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Serving Staten Island's Heating and A/C needs since 1950


The Difference Between Heat and Energy Recovery Ventilators—Revealed!

airflow-diagramThere are many ways you can improve your home’s indoor air quality and its ventilation. One of the most useful is the installation of an energy recovery ventilator (ERV) or heat recovery ventilator (HRV), devices which allow fresh air into your house without it drastically changing the indoor temperatures and placing more stress on the AC or heater.

We usually talk about energy and heat recovery ventilators together, but they aren’t the exact same device. When people are looking for better home ventilation, they’re often curious about what’s different between the two. We’ll explain ERV vs. HRV below.

The Basic Difference

The operation and purpose of ERVs and HRVs are almost identical. They both draw currents of fresh outdoor air into the ventilation system, and then use a current of stale indoor air to either pre-heat or pre-cool the fresh air. As the two currents of air pass through the device, heat moves from one to the other (so hot outdoor air loses heat and cools, cold outdoor air gains heat and warms up), and the stale air is sent outdoors and the fresh air indoors—already heated or cooled.

What’s different between ERVs and HRVs is the transfer of moisture. In an HRV the two currents run through separate chambers and heat transfers between them through a heat exchanger. There’s no movement of moisture. In an ERV, the currents contact each other, so moisture is transferred along with the heat. The bottom line: an ERV affects humidity levels and HRVs don’t.

Which Is the Best to Install?

Reading the above, you might think the ERV is the better option. High and low humidity are often problems during the year, and the ERV can help with improving indoor extremes.

But there’s no single answer to the question. ERVs and HRVs are used all around the country in almost equal amounts. HRVs are often considered better for places where low humidity in winter is a large concern, but high humidity in the summer isn’t. The ERV works better for when humidity swings through extremes during the year. The best way to make a choice between the two is to work with an indoor air quality specialist. You’ll need a specialist to handle the installation, so call on one early to help pick the ideal unit.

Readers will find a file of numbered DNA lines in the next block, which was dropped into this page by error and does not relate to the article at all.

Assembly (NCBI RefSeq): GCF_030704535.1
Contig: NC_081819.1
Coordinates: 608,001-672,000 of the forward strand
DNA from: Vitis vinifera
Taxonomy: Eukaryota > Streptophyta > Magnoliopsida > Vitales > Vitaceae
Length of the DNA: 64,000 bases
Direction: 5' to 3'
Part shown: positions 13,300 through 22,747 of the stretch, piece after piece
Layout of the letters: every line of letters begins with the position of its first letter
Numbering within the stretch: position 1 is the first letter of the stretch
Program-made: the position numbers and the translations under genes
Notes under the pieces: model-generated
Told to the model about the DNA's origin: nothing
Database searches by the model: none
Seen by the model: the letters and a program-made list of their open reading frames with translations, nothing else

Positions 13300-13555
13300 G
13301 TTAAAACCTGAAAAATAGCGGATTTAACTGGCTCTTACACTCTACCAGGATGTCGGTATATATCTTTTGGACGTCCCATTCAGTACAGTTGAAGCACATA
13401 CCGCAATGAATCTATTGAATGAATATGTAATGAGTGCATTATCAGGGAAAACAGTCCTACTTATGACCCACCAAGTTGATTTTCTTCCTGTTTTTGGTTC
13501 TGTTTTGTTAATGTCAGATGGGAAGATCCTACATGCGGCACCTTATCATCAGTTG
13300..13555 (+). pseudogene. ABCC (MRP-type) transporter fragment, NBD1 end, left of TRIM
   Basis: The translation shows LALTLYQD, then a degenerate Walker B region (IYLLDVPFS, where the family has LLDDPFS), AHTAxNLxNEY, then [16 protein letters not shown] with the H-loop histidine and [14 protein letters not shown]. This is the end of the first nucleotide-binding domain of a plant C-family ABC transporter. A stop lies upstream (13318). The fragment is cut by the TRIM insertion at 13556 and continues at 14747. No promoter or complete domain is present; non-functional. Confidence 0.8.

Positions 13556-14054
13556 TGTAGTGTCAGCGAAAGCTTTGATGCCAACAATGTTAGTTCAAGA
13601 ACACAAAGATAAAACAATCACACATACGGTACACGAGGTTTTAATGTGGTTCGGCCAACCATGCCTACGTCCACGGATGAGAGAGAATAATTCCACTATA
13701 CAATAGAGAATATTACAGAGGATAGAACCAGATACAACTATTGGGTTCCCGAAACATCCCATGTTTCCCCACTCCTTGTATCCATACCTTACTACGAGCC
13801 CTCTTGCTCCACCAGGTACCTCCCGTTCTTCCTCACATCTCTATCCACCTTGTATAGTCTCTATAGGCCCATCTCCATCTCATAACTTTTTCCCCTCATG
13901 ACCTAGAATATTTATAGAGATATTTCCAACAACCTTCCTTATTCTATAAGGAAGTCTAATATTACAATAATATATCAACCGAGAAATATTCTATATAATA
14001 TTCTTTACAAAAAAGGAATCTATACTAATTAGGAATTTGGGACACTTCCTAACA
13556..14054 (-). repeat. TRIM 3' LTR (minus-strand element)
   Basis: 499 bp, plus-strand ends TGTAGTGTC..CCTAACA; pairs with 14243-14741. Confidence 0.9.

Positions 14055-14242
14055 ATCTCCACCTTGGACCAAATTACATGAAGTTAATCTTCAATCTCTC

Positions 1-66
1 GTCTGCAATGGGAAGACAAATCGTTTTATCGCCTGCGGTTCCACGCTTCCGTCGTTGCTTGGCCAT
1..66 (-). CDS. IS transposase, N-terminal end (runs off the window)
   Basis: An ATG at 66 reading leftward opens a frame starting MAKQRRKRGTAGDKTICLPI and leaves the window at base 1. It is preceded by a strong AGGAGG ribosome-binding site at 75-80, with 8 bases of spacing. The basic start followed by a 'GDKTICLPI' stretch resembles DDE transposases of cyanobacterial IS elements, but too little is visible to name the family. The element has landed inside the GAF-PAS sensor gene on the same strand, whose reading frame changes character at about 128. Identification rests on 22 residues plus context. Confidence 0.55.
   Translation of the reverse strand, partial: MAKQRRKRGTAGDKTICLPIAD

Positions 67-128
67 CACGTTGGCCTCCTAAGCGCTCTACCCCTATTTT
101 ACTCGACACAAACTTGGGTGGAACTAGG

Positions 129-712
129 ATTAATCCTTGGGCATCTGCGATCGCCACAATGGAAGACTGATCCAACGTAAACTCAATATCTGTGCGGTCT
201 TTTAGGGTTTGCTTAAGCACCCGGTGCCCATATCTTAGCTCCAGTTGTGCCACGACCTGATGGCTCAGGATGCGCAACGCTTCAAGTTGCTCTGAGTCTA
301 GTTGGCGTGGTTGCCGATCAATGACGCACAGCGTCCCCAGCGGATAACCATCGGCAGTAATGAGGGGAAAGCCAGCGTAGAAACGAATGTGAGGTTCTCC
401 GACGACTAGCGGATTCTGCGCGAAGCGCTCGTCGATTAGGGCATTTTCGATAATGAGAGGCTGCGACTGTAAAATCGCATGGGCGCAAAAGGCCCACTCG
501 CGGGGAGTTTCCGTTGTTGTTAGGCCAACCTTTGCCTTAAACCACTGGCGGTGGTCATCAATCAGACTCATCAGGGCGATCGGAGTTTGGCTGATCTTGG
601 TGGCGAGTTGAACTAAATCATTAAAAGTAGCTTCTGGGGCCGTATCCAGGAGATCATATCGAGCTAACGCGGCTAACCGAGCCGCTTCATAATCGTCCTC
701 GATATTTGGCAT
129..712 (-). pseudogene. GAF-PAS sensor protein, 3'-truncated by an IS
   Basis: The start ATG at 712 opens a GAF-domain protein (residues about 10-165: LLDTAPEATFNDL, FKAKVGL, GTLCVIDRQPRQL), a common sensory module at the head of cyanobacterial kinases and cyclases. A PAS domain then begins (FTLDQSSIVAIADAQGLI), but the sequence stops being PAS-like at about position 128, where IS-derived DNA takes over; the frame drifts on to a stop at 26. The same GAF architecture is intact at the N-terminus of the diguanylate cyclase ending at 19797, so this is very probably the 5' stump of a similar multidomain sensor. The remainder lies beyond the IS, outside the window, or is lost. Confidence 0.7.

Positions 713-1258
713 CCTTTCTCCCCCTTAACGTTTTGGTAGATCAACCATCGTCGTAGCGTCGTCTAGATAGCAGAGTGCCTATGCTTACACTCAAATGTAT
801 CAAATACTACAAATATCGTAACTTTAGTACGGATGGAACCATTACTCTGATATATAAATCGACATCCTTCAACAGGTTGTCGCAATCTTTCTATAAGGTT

Either Way, HRVS and ERVs Are Great!

The advantages of heating and energy recovery ventilators are terrific, and we think they’re among the best indoor air quality solutions in Staten Island, NY. Think of them as like throwing open the windows of your house to the outdoors without dealing with the heat or cold coming in. You get a fresh breeze while also allowing your furnace or air conditioner to work as normal. The two systems recover around 80% of the energy the HVAC system uses to heat or cool the air and uses it on the incoming air—that’s a lot of energy savings.

Bob Mims Heating & Air Conditioning has served Staten Island’s Heating and A/C needs since 1955. Schedule indoor air quality improvements with us today.

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